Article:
Category Archives: Open Source

Using Quartz with SOA Suite 11g

Already in 2006 Clemens posted on scheduling BPEL processes. More recently with BPEL in SOA Suite 11g a bug ( 8927175: PROVIDE QUARTZ SCHEDULER) was submitted. The rquest text:

The product does not have schedular to schedule BPEL processes. Need to schedule the BPEL processes through SOA11G and not through unsupported softwares(Quartz).

And the business need:

Some processes need to be scheduled at a particular time and at a particular day and should not be started Manually, increases the maintenance cost of the software.

These together indicate a clear need to schedule reoccurring processes. Although I’m not so sure that this functionality should be provided by this platform. One could see advantages in centralizing all scheduling task. There a good commercial product available for cases like that (Redwood’s Cronacle for example).

On Oracle Technet there is a good document on Configure a SOAScheduler for a composite in SOA Suite 11.

One Job, multiple Schedules

We need a Class that implements Job. Something like:

package net.deltalounge.quartzdemo;
import java.util.Map;
import org.quartz.Job;
import org.quartz.JobExecutionContext;
import org.quartz.JobExecutionException;
import org.quartz.SchedulerException;
public class DemoJob implements Job {
    public DemoJob() {
  public void execute(JobExecutionContext context)
      Map dataMap = context.getJobDetail().getJobDataMap();
      RunMeTask task = new RunMeTask();
      String someString ="init";
      someString = context.getTrigger().getName();
      System.out.println("Quartz demo output: "+someString);      

And we need a Class that creates and starts the Scheduler. This Class can also schedule the jobs. Here we actually see that although one Job Class is enough we need to declare mutiple JobDetails.

package net.deltalounge.quartzdemo;
import java.util.Map;
import org.quartz.CronTrigger;
import org.quartz.JobDetail;
import org.quartz.Scheduler;
import org.quartz.impl.StdSchedulerFactory;
public class QuartzAppCronTrigger {
  public static void main( String[] args ) throws Exception
        //scheduler task details
        JobDetail job = new JobDetail();
        JobDetail job2 = new JobDetail();
        //configure scheduler time
        CronTrigger trigger = new CronTrigger();
        trigger.setCronExpression("0/30 * * * * ?");
        //configure scheduler time 2
        CronTrigger trigger2 = new CronTrigger();
        trigger2.setCronExpression("0/20 * * * * ?");
        //create the schedule
        Scheduler scheduler = new StdSchedulerFactory().getScheduler();
        scheduler.scheduleJob(job, trigger);
        scheduler.scheduleJob(job2, trigger2);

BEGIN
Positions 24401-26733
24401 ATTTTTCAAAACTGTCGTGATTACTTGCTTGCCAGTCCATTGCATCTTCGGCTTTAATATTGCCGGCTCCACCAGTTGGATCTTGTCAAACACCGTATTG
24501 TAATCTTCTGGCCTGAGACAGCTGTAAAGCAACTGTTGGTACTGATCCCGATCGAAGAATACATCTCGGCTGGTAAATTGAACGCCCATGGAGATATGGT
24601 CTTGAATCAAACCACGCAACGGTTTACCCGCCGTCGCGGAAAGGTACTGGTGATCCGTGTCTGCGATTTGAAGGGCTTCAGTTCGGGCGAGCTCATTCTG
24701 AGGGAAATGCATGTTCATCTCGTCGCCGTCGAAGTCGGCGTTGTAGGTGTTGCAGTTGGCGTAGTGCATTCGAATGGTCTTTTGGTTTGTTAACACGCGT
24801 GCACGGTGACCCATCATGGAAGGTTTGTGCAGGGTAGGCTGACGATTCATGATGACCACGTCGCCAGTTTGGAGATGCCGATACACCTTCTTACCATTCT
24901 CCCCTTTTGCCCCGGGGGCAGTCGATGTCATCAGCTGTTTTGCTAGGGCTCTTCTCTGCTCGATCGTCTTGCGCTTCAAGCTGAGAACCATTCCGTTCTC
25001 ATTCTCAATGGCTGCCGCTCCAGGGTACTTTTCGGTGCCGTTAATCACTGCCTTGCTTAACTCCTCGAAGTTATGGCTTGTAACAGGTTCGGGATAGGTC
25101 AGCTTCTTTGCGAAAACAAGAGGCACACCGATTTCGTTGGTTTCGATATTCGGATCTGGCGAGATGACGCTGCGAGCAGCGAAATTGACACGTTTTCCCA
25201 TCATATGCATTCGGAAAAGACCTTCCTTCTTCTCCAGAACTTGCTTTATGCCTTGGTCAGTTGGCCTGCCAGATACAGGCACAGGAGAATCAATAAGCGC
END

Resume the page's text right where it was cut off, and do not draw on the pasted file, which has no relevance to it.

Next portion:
If you don’t define multiple jobs prepare for an error like:

Exception in thread "main" org.quartz.ObjectAlreadyExistsException: Unable to store Job with name: 'someJob' and group: 'DEFAULT', because one already exists with this identification.
	at org.quartz.simpl.RAMJobStore.storeJob(
	at org.quartz.simpl.RAMJobStore.storeJobAndTrigger(
	at org.quartz.core.QuartzScheduler.scheduleJob(
	at org.quartz.impl.StdScheduler.scheduleJob(
	at net.deltalounge.quartzdemo.QuartzAppCronTrigger.main(

A pre-JavaOne peek into the future of Java

In this week just before JavaOne and Oracle OpenWorld the topic “the future of Java” keeps coming up again and again. Today the tweets coming out of the Oracle ACE Director briefing, that some how aren’t affected by a non-disclosure agreement, seem strong and positive: Ranging from Extremely passionate and very impressive, and incredibly passionate address to amazingly open words. Resulting in the statement Oracle is on the good side of the force… as far as Java is concerned. As close as we mere mortals can get at this point in time…

In one of the tweets Thomas Kurian is quoted:

After my keynote, there is no longer any confusion about the Java feature roadmap.

To see for yourself what the future of Java looks like, watch Thomas Kurian’s keynote live via the stream on JavaOne and Java Develop. To be continued…

Note that the Java Champions have joined the Oracle ACE Directors. As was stated here this significantly raised the number of Eclipse users 😉

Java EE or Spring

Recently I read an extensive blogpost by Frans van Buul on Spring and Java EE. As he points out there are some false arguments in favor of the Spring Framework. It is stated that:

Many of the arguments that have traditionally been brought forward in favor of Spring are invalid or outdated, because they target disadvantages of J2EE 1.4 and prior versions, rather than Java EE 5/6. … the original argument that this is not supported by Java EE is simply gone, and the remaining argument, if present, is much weaker.

If you’re in a position where evaluating these alternatives read the entire blogpost. Generally speaking there is no best way to go. Both are viable frameworks for writing Java applications.

The choice should be made by taking into account the particular requirements and technology strategy of the organizations building and using the application.

If there’s an opportunity we’ll see if we can come up with some rules of thumb for the selection.

Some jBPM, JPA, Hibernate insights



Few days ago a colleague published an interesting blogpost on jBPM, JPA, and Hibernate. The post was noticed by Tom Baeyens, who until late March 2010 was the project lead for jBPM at JBoss.
Of course JBoss restates their commitment to advancing the jBPM project, but it will be very interesting to see what will come from Tom Baeyens’s new initiative…